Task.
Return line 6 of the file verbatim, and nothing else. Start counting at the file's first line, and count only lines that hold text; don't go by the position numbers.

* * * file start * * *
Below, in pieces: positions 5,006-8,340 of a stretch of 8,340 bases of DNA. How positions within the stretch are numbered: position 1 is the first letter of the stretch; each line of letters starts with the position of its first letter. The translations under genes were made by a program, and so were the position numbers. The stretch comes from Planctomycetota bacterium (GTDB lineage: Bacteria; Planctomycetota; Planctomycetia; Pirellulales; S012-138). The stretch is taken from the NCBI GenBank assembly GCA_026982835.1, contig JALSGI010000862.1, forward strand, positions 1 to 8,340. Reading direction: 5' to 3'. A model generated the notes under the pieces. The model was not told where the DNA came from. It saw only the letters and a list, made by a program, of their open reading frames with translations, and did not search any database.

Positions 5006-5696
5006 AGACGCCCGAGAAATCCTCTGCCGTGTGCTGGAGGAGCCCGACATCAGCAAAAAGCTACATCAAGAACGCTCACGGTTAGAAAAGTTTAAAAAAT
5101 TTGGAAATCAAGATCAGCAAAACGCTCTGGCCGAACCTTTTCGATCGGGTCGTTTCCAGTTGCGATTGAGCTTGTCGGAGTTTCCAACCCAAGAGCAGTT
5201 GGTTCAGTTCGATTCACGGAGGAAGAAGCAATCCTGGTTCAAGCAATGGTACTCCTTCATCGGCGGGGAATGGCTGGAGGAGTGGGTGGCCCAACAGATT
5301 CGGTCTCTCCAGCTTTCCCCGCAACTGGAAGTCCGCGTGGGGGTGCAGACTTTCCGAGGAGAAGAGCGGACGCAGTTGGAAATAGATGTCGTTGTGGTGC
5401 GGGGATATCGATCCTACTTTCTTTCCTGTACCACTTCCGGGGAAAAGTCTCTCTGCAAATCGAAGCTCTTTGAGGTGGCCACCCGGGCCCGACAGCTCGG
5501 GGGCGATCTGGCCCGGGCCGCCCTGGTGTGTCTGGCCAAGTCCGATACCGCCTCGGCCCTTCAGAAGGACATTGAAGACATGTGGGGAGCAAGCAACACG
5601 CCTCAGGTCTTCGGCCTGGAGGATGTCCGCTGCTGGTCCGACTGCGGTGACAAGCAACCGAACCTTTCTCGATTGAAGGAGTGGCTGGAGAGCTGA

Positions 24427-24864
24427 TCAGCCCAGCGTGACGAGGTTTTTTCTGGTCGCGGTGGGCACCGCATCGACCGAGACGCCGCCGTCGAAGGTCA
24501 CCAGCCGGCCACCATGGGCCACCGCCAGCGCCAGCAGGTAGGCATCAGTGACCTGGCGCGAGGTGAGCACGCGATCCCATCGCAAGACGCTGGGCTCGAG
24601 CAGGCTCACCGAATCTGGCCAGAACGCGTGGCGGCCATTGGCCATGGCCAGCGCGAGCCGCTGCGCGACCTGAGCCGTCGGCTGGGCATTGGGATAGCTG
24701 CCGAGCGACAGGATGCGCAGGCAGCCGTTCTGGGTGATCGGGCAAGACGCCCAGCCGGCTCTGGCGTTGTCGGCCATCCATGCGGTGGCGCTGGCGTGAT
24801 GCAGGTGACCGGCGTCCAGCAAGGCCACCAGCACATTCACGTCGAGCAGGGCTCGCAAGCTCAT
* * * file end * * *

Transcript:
5301 CGGTCTCTCCAGCTTTCCCCGCAACTGGAAGTCCGCGTGGGGGTGCAGACTTTCCGAGGAGAAGAGCGGACGCAGTTGGAAATAGATGTCGTTGTGGTGC